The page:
Pride...It Could Kill You
I remember this day like it was yesterday. Several years ago I was in a meeting with some of my colleagues at a restaurant. I noticed one of my co-workers, Hector, got up and was gone for an extended period of time. He sent a text message on my phone that I fortunately looked at that said, “In the bathroom not feeling well.”
I got up to check on him and I found him bent over sweating profusely while desperately grabbing his chest. The first thing he said is, “I am having some bad heartburn. I must have ate something that didn’t agree with me.” A typical guy response in complete denial.
I took one look at him and knew immediately he was having a heart attack. I called 911 and fortunately the paramedics were there in a few minutes.
Here is Hector’s Story in His Words
“I had just returned to work after a relaxing Thanksgiving holiday. I remember that the family enjoyed several big dinners together in which we didn’t withhold any of the traditional foods. In addition to a 23 pound turkey, we had plenty of gravy, mashed potatoes, and sweet potatoes, vegetables of every color and baskets of bread. The desserts were everywhere from homemade chocolate chip cookies to pumpkin pie topped off with rich whipped cream. We over ate for a couple of weeks straight but I justified it all by telling myself that I would work it off through plenty of hard core exercise at the local gym.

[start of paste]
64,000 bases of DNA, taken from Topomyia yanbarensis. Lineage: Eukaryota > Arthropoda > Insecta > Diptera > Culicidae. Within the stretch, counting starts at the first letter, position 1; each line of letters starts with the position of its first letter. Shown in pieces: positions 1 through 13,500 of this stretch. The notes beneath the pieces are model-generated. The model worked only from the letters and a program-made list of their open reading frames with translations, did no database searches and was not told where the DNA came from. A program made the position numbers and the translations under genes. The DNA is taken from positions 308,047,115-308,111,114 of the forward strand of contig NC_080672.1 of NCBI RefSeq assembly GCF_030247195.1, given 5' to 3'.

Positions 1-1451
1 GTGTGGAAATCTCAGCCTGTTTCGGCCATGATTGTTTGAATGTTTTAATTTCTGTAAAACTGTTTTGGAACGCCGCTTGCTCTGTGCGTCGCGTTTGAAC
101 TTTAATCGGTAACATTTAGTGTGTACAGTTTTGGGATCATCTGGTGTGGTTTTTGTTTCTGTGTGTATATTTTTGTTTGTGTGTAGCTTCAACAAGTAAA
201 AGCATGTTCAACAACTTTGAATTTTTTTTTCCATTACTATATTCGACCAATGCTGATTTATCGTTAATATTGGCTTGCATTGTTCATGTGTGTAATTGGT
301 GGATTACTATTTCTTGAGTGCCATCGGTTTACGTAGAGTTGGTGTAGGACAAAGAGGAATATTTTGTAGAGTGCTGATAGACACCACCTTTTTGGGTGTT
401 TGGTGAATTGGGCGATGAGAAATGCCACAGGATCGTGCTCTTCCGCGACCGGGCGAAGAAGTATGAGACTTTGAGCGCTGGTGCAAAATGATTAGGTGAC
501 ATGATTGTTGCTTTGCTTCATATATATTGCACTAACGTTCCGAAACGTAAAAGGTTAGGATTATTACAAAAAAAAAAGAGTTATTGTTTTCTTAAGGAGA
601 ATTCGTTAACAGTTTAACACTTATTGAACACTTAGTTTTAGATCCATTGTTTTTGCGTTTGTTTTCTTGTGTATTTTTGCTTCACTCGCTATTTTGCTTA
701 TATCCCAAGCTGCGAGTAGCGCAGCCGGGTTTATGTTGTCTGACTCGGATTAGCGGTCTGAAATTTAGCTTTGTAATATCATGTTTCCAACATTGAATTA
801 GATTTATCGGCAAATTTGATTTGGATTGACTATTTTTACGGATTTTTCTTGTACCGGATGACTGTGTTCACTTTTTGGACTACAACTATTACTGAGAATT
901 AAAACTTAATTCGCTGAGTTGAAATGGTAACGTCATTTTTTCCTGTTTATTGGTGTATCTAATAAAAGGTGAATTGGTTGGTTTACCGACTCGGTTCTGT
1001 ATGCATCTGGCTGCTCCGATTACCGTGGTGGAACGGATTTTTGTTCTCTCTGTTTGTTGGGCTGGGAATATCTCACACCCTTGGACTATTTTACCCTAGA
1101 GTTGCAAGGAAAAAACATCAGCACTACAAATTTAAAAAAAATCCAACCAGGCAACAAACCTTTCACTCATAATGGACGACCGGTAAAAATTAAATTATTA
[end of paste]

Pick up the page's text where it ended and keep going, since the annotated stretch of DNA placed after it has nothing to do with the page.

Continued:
My weight has hovered for the past three years between 183 to 190 pounds. I visited the gym about 3 maybe four times a week and did plenty of biking and yard work to add to my physical activity. But, I was on the infamous see-food diet or in other words I would eat everything I could see. I work with Troy and had several light hearted conversations with him around dieting. I actually dismissed most of what he said as I thought I could eat as much as I wanted as long as I stayed physically active. Secretly, I knew that I was addicted to sugar or any food that would give me a quick sugar fix especially cookies and chocolate. I had a physical done a couple of years before in which the results showed that my cholesterol was very high and I was about 25–30 pounds overweight. This was probably the third time I had known from reports that I should make some important changes but I would always go out and lose 5 pounds but never changed my diet.
So, the week after Thanksgiving I had a heart attack at a Panera Bread. Troy was with me and he actually helped save my life by calling 911 and telling the operator that I thought I might be having a heart attack. I went through an emergency heart catheterization and balloon angioplasty. The results showed a completely blocked left anterior descending artery. The doctors told me that I was “lucky” and that the speed of the procedure saved my life. They inserted two stents to keep the artery open and told me I needed to get my cholesterol under control.